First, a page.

Bonus: one of three Haiku I read, another of which I’ve also shared before: from waves in the sea off shore to waves crashing on the shore

Scolded surf curls on
itself, ashamed its crashing
Disintegrates pearls.

Next for me in poetry are new kinds of subjects, new forms, or both. Stay tuned.


For more of my original poetry, see:

Wild Verses, Bits of Nature Poetry (1 of 10), which ends with a list of most of the poems and excerpts I’ve written on the blog, both in and out of the series.

For samples and analysis of famous nature poetry, start here:

Nature Poetry by Famous Poets

Argyll with Àdhamh, Part 1 of 4

Ask anyone who knows me well. They might say I’m a magician at turning small units of time into much larger ones. Or, they might just say, as I have said, that I operate on a geologic time scale, at a glacial pace. I tend to drag out projects and procrastinate. Because of this and possibly an underlying difficulty letting go of the past, plus genuine interest, I have managed to explode a fortnight’s Scottish vacation from September 2016 into a series of blog posts spread across nearly two years since this trip.

To illustrate the span of time, here are a few examples:

Scottish Color: A Photo Essay – overview of sensory highlights (posted Oct 12, 2016)

An Outlander Tourist in Scotland, Part 1 – my take on Outlander tourism, presenting filming sites in Central Scotland (posted December 1, 2016)

An Outlander Tourist in Scotland, Part 4 – the story of my trip planning process, snapshots of planned vs. actual itinerary, summary of our experience, and reflections on improvements (posted March 11, 2017)

An Outlander Tourist in Scotland, Part 6, the final post in the OL tourism series, focused on Scottish and more general travel tips and resources, based on our Scotland trip experiences (posted June 15, 2017)

With several in between, but then nothing derived directly from the trip, until now.

This one has been a long time coming for several reasons, or excuses. I’ll spare you those. Suffice it to say I’ve been writing and thinking about this day ever since my husband and I experienced it, and I wanted its expression to do the moment justice in every way possible. And, I suppose I wanted to keep experiencing it for as long as possible, too, without having to labor over representing it.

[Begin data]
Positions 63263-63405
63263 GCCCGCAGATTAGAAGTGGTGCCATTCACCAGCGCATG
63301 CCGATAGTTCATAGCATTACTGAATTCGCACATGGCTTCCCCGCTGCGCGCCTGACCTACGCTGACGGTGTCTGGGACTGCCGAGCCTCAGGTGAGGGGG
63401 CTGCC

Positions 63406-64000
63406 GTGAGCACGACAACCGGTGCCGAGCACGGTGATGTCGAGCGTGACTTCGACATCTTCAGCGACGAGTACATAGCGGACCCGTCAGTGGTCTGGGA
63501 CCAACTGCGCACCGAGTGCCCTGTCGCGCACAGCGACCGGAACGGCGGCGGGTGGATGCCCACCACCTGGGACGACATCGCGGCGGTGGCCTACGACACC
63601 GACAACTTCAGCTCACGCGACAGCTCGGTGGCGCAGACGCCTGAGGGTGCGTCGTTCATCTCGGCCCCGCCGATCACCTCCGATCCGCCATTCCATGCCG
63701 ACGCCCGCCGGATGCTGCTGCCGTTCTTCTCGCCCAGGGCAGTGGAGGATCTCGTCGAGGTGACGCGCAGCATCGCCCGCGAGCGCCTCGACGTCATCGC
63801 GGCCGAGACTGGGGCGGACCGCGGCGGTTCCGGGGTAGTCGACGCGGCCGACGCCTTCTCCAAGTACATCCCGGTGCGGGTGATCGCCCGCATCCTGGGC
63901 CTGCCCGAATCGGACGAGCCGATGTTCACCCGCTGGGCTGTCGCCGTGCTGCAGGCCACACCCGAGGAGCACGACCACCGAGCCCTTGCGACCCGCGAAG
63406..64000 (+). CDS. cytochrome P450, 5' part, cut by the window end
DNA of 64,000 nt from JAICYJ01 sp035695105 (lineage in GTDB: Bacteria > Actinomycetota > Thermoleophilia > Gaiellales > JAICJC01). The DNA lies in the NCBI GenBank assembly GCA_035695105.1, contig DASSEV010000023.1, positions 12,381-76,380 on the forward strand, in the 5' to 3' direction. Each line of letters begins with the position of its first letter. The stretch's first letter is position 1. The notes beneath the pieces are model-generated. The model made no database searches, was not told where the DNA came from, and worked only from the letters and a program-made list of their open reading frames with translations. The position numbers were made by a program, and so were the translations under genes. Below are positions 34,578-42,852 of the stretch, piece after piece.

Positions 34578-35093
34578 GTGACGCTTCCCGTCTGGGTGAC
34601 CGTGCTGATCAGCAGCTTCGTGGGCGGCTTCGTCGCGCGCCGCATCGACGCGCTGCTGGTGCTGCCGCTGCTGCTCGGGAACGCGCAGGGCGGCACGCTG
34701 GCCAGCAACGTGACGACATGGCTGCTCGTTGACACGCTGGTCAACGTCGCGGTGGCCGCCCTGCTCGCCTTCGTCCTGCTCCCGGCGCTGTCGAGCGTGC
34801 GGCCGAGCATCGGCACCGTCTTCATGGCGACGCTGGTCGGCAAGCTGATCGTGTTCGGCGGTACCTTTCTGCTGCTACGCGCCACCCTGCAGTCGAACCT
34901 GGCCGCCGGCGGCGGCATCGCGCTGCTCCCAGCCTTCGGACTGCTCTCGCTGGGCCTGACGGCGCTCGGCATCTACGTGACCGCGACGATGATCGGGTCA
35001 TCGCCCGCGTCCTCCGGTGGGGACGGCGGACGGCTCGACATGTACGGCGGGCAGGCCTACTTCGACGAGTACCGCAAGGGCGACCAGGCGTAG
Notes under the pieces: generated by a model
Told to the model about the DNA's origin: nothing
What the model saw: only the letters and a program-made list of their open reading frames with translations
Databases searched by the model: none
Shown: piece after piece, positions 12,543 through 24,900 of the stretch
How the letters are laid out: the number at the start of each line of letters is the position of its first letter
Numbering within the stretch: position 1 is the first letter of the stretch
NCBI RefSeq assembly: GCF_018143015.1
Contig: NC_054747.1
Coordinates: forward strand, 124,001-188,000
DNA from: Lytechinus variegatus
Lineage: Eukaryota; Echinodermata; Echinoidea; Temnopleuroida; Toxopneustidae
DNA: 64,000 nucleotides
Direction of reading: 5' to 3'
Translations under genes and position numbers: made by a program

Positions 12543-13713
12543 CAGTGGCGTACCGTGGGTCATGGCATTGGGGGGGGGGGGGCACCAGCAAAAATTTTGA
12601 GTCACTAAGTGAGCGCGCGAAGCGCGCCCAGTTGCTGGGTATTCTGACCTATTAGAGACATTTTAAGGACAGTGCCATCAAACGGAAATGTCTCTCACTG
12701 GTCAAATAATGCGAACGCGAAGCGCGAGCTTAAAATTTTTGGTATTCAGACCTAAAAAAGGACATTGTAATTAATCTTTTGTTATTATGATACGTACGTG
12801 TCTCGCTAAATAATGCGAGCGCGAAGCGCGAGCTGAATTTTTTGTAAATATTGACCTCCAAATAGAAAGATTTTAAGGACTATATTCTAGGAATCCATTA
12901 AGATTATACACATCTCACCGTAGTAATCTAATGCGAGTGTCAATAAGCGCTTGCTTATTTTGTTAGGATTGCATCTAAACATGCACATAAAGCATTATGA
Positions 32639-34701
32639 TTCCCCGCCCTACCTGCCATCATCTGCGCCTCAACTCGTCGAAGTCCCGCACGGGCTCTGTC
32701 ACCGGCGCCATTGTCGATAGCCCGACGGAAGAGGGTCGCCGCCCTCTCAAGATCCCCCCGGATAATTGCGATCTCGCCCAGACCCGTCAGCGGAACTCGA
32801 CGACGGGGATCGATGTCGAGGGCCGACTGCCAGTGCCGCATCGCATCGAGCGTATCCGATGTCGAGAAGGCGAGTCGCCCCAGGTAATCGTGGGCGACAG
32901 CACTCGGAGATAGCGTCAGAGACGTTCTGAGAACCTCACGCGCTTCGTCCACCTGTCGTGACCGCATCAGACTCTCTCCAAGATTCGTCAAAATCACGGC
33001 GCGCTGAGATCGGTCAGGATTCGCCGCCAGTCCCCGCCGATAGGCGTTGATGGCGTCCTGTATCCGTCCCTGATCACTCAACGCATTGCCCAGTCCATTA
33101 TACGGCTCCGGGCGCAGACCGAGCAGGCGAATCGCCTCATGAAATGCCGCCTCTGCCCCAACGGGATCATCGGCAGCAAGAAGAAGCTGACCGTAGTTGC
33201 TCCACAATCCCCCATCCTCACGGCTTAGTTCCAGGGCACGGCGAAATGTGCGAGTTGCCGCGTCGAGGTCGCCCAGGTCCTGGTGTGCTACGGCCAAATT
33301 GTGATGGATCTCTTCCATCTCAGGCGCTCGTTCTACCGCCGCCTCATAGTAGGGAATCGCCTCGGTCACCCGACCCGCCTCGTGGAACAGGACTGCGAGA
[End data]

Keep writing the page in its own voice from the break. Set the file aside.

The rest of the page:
All things end, but with those endings, other things begin. While it is in our power to effect that transition, to allow new things to happen, we can also prevent it. But the world and we are the poorer for that stagnation. As Mr. Willoughby says in Outlander STARZ ep309, “The Doldrums,” once I tell my story, I have to let it go. So, it is with bitter sweetness that I let go and share, and smile with hope and wonder to think where it might lead.

Road to Argyll

The Outlander Connection

On a mild Tuesday in mid-September 2016, my love for the Outlander book and TV series gave my husband and me our best day of a two-week Scotland vacation. We attended no conference with actors from the STARZ show. No Outlander filming or book sites came into play, as we had taken an Outlander tour on the first day. We did not meet Diana Gabaldon, author of the book series and consultant for the show.

Naturally, Outlander fans might wonder what would be the point of such a day, unless you’re also captivated by Scotland, whether just its romanticized image or its complex realities as well. Scotland fans just becoming familiar with the country, however, can anticipate from this post series new insights, revealed secrets, intimate portraits, and enticing destinations for future travel.

What we did was simply take a car ride through the inimitable region of Argyll & Bute with Àdhamh Ó Broin (AH ghuv o BROYN), a friendly Scot who just happens to be the Gaelic Language Consultant for Diana Gabaldon’s Outlander book series and its TV adaptation. It felt like a new neighbor was showing us his backyard, but it was much more because the backyard was very, very large.

I’ve been a fan of Gabaldon’s Outlander series since I first read book one in 2011, after two friends from different circles of mine recommended it. Once I discovered the STARZ show’s existence and high quality, I fell in love with it, fascinated by spoken Scottish Gaelic and inspired to learn what the Highlander characters say, in both Scots and Gaelic, in the Season 1 episodes.

It was perhaps the simple genius of the STARZ production’s decision not to provide English subtitles for most of their scripts’ Gaelic lines—had Àdhamh suggested this?—that paved the way for our wonderful day with Mr. Ó Broin. In watching scenes involving Gaelic speech, the viewer feels the outsider narrator Claire’s confusion, alienation, and suspense.

The lack of subtitles also allowed me to focus on and enjoy the words for their sounds and the shapes made by characters’ mouths. Sharing time traveller Claire’s “Sassenach” (“outlander” or “Englishwoman”) perspective on the unknown Scottish Gaelic language fosters a sense of mystery and curiosity, and, for some like me, a real need to know more than could be gleaned from gestures, facial expressions, music, or interactions.

In a handful of fan blogs devoted to translating the Gaelic from the show into English, I’ve found translations of some of those early lines that inspired me to learn more words and phrases of this beautiful language, threatened, like so many, by obsolescence.

Evolution